By Michael E. Miller
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By Kyle Munzenrieder
By Sabrina Rodriguez
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Something is horribly amiss. The floor is dry and sparkling clean. The urinals are attached firmly to the wall, which is noticeably void of gaping holes, as is the drop ceiling with the snappy geometric pattern. A huge mirror, uncracked and whole, beckons from above a clean white sink. The Sani-flush hand-soap dispenser is full, and the chrome ashtray on the counter is unsullied. Paper towels are plentiful. The men's room is, in a word, spotless.
All traces of the nightclub's glorious, notorious past have been dry walled, spackled, painted, tiled over, and nowhere is the effect more pronounced than here in the john. Fans of the old place will be disappointed. The news that Rollo's -- one of the rowdiest drinking establishments on this blighted peninsula -- had brought in nude dancers conjured up visions of unrepentant debauchery, a veritable rock and roll Sodom and Gomorrah. Sadly, the real thing is more like Kendall.
The exterior of the building is essentially the same, as is the package store that has borne the Rollo family name for seventeen years. The bar is co-owned and co-managed by Carman Rollo, son of George Rollo, Sr., who founded the nightclub and ran it with the help of his boys for a half-dozen years, until he decided to move on and let the kids take over. The structure has undergone little renovation over the years and still looks like it just rolled off the Big Daddy's assembly line. The mammoth ROLLO'S sign that reigned over Dixie Highway just south of Dadeland for one and a half decades was replaced in time for this past June's transformation by a more demure placard that whispers the lounge's new name: Bare Necessity.
It is no small irony that Rollo's has gone from a live rock and roll bar to a T&A joint, and actually gained respectability in the process.
Of course, as anyone willing to confess to ever having been in the place will admit, T&A was always a big part of Rollo's appeal. The difference is that it's now sanctioned, or at least watching it is. Fact is, the odds of actually participating in wanton behavior were better back when it was a rock lounge. You won't find anybody doing the nasty in the back seat of a Monte Carlo in Bare Necessity's parking lot, nor are you likely to encounter a young woman offering oral sex in the rest room because she thinks you're with the band. If you couldn't find sex at Rollo's, you weren't really looking.
Bare Necessity, on the other hand, is strictly leer-but-don't-touch territory. You enter through a brightly lighted hallway lined with Nagel prints. A curvaceous young dancer whose stage name is Vanity greets you near the bar and welcomes you to the club. She is wearing an outfit that is more Victoria's Secret than Frederick's of Hollywood. Her breasts are discreetly covered, as is the majority of her derriere.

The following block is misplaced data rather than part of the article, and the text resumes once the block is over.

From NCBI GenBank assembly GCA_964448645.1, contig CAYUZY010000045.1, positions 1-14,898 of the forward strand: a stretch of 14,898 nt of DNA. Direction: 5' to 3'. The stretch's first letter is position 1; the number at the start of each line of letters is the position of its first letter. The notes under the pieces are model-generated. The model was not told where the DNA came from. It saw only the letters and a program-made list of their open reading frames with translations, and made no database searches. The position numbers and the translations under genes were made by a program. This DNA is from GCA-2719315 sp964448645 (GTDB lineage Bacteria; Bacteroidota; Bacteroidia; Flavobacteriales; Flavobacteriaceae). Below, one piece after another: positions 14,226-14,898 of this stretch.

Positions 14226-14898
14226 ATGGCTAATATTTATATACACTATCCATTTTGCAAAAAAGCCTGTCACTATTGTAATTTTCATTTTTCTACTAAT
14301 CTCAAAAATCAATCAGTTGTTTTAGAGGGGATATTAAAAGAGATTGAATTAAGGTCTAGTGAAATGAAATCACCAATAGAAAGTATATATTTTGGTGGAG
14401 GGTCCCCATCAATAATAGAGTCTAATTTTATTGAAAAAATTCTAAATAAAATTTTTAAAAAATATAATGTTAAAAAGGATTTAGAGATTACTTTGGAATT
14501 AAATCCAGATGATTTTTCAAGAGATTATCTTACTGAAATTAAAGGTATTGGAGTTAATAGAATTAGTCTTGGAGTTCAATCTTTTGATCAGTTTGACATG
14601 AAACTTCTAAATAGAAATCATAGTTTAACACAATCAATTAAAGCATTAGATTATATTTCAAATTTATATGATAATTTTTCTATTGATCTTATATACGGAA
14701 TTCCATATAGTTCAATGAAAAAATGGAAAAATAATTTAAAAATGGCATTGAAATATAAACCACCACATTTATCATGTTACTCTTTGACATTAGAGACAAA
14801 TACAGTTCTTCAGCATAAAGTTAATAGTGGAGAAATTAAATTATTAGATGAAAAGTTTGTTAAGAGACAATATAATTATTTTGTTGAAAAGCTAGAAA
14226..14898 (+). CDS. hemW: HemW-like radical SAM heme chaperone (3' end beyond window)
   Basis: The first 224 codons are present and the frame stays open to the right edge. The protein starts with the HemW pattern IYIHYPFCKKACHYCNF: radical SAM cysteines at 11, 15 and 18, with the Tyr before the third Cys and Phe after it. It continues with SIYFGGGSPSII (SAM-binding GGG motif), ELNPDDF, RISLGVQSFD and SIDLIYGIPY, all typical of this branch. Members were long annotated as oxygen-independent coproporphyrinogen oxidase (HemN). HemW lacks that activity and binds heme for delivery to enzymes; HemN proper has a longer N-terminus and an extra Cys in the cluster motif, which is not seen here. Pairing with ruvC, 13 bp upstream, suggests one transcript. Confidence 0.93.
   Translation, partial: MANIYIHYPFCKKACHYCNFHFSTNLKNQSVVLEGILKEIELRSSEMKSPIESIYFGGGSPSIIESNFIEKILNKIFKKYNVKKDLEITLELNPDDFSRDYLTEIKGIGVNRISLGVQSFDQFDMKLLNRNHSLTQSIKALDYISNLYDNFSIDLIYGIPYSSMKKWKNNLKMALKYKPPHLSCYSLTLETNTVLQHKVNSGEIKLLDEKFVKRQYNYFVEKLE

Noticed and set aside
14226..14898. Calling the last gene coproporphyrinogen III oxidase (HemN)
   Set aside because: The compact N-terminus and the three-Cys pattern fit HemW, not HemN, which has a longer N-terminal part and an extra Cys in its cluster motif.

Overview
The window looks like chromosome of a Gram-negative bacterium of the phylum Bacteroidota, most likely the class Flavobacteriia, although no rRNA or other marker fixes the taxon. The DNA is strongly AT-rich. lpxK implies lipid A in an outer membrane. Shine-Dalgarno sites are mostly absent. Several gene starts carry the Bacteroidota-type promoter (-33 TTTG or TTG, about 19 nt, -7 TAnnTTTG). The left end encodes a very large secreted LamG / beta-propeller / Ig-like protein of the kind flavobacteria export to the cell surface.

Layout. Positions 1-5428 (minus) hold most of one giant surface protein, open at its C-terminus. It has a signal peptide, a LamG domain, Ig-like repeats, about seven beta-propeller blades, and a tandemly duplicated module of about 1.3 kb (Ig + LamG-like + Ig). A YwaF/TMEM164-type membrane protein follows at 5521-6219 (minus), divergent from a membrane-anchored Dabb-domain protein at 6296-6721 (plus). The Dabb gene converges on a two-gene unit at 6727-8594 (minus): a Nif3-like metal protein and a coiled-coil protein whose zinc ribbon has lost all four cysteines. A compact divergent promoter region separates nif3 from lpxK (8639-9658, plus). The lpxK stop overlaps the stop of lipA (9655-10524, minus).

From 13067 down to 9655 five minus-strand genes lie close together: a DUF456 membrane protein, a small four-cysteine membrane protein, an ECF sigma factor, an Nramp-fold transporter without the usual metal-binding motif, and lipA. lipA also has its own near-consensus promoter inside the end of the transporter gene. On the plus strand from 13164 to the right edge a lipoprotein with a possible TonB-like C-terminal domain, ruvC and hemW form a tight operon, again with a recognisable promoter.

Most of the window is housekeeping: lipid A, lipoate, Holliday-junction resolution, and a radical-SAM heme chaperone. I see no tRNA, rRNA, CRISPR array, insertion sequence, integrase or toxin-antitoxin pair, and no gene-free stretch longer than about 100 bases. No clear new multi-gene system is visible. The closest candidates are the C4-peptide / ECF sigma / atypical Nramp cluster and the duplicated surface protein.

There is no salacious come-on, no effort to entice you to buy her a drink, and no leg stretched provocatively across your lap so you can slide your tip under her garter and surreptitiously stroke her inner thigh. There may have been a time when nude-dancing bars were thinly veiled fronts for prostitution, but anyone patronizing Bare Necessity for that reason is likely to be disappointed. If it's action you're looking for, try a 1-900 number.
Chanel, an ebullient dancer with an acrobatic routine and a mysterious, Eastern-bloc accent (the specific origin of which she refuses to reveal), once danced at Bare Necessity and now shakes her booty further south, at Stir Crazy. She paints a picture of Carman Rollo and Bare Necessity that would make many of the musicians who worked for him choke on their Budweisers. "Carman was wonderful," she enthuses. "All the people there were great, the dancers, the bartenders, the DJ. They treat the dancers really well."
Chanel was a frequent patron of Rollo's (the club), and Rollo (the owner) has nothing but kind words for her as well. Why then, is she working for the competition? "Well," she says with a furtive smile, "it's hard to work for people you're friends with."
Suffice it to say that most of the musicians who played Rollo's never had to face that dilemma. "Somebody was saying to me the other day how great the scene was here, how we were all like one big family," says Carman Rollo. "No way. It was business. They were hired to give us 40 minutes of music for X dollars."
Peter Patrick, formerly of Z-Cars and the Peter Patrick Band, and currently fronting the original rock outfit Ready-Steady-Go!, remembers Rollo timing sets and docking bands if their breaks were too long. "Once we got docked something like three times in one night," Patrick recalls. "He was really strict. We started out doing all covers there, five nights a week, five sets a night. They were adamantly against original songs, but we were drawing a good crowd, so we had a little bit of clout. We would sort of sneak in an original here and there, and the crowd really responded. Eventually they let us do one all-original set per night, as long as the crowd was into it. But I don't think Carman ever liked the idea."